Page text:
Since the Club3D BIOS supports both Elpida and Hynix memory, I improved the timing for both memory types.  This allows me to use a single BIOS image for cards that have either Elpida or Hynix memory.  It's also dependent on the card having a NCP81022 voltage controller, but all my R9 380 cards have the same voltage controller.  I've shared it on my google drive as 380NR.ROM if you want to try it (at the possible risk of bricking your card).  Atiflash checks the subsystem ID of the target card against the BIOS to be flashed, so it is necessary to use the command-line version of atiflash with the "-fs" option:
atiflash -p 0 380RN.ROM -fs

In addition to improving memory speeds, I wanted to reduce power usage of my 380 cards.  On Windows it is possible to use a tool like MSI Afterburner to reduce the core voltage (VDDC), but on Linux there is no similar tool.  To reduce the voltage in the BIOS, modify value0 in Voltage Table2 for the different DPM states.  After a lot of experimenting, I made two different BIOSes with different voltage levels since some cards under-volt better than others.  The first one has 975, 1050, and 1100 mV for dpm 5, 6, & 7, while the other has 1025, 1100, & 1150 mV.  These are also shared on my google drive as 380NR1100.ROM and 380NR1150.ROM.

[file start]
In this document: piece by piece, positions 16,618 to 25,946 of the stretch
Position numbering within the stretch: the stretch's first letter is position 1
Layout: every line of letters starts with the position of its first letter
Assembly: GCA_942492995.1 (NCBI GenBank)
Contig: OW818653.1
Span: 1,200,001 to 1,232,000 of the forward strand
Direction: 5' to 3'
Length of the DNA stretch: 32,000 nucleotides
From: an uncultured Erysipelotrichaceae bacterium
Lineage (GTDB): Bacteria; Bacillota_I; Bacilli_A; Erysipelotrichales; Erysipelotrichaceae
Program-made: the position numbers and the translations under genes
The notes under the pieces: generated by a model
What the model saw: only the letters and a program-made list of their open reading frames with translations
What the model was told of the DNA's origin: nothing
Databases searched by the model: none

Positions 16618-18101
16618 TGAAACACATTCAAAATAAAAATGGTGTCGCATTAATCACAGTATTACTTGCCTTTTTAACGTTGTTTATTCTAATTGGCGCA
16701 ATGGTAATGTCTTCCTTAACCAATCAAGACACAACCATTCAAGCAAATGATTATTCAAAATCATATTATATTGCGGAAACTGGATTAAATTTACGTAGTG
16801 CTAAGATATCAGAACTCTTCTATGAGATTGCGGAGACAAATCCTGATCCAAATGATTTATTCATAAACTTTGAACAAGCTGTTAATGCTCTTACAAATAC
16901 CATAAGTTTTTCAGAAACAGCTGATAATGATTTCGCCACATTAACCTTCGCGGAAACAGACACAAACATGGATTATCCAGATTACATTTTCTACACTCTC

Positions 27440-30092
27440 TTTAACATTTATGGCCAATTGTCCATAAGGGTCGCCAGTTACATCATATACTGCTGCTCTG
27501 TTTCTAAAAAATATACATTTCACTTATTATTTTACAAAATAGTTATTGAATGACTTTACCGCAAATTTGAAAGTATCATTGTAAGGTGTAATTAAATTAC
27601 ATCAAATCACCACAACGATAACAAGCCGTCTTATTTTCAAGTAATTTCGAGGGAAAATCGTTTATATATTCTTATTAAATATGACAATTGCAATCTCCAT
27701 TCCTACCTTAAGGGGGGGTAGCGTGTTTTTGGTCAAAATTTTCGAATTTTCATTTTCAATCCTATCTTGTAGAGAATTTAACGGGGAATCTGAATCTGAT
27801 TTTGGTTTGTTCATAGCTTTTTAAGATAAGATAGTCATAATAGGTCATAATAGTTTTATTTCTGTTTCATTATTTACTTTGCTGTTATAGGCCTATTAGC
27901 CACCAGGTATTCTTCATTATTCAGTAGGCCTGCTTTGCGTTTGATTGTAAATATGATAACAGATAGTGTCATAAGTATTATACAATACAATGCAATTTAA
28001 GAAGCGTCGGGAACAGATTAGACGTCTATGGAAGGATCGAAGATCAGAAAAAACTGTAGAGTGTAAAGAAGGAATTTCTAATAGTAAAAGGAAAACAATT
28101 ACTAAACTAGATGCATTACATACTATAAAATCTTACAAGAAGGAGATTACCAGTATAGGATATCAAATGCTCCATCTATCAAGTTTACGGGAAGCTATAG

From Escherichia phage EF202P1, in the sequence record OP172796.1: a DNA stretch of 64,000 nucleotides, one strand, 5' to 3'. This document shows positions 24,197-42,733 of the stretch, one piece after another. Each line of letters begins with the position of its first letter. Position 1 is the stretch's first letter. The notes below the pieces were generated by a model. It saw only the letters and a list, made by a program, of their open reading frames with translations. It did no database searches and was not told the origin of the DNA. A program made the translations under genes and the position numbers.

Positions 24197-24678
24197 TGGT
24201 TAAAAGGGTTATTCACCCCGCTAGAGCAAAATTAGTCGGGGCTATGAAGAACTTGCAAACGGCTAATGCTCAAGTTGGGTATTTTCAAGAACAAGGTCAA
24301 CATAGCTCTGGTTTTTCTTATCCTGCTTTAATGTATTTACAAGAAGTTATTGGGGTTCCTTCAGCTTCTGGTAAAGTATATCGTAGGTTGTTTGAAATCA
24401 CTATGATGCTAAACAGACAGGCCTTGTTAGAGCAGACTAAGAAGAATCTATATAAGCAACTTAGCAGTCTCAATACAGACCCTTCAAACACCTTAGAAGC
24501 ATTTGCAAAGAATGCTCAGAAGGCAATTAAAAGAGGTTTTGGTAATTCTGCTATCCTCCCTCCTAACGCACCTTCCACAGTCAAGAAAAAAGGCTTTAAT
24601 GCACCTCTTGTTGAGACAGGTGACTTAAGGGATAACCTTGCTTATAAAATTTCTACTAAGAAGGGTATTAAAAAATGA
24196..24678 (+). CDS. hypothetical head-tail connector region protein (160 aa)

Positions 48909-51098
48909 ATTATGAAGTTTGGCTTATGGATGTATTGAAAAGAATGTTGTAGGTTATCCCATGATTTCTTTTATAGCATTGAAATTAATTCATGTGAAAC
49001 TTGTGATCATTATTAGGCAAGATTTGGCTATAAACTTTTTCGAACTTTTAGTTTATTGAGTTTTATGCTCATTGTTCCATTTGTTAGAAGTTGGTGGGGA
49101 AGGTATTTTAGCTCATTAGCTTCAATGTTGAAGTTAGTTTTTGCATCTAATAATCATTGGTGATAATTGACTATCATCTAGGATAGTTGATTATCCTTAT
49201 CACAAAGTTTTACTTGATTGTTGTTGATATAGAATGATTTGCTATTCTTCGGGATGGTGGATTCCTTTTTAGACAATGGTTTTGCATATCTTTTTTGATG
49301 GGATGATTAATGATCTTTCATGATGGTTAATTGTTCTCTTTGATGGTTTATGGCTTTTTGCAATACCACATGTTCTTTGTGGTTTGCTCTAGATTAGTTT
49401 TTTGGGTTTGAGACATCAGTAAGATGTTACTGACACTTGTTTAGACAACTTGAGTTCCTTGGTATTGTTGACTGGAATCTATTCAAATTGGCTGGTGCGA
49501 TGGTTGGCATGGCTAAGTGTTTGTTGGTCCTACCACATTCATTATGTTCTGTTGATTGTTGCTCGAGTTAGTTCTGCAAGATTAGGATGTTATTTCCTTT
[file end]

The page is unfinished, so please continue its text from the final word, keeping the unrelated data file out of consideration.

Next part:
With the faster RAM timing and voltage modifications I've improved my eth mining hashrates by about 10%, without any material change in power use.  I've tried my custom ROM on four different cards.  Although two of them seem to be OK with 900/1650Mhz clocks, I'm playing it safe and running all four at 885/1625Mhz.  If you are lucky and have a card that is stable at 925/1700Mhz, you can mine eth at almost 25Mh/s.  With most cards you can expect to get between 23 and 24Mh/s.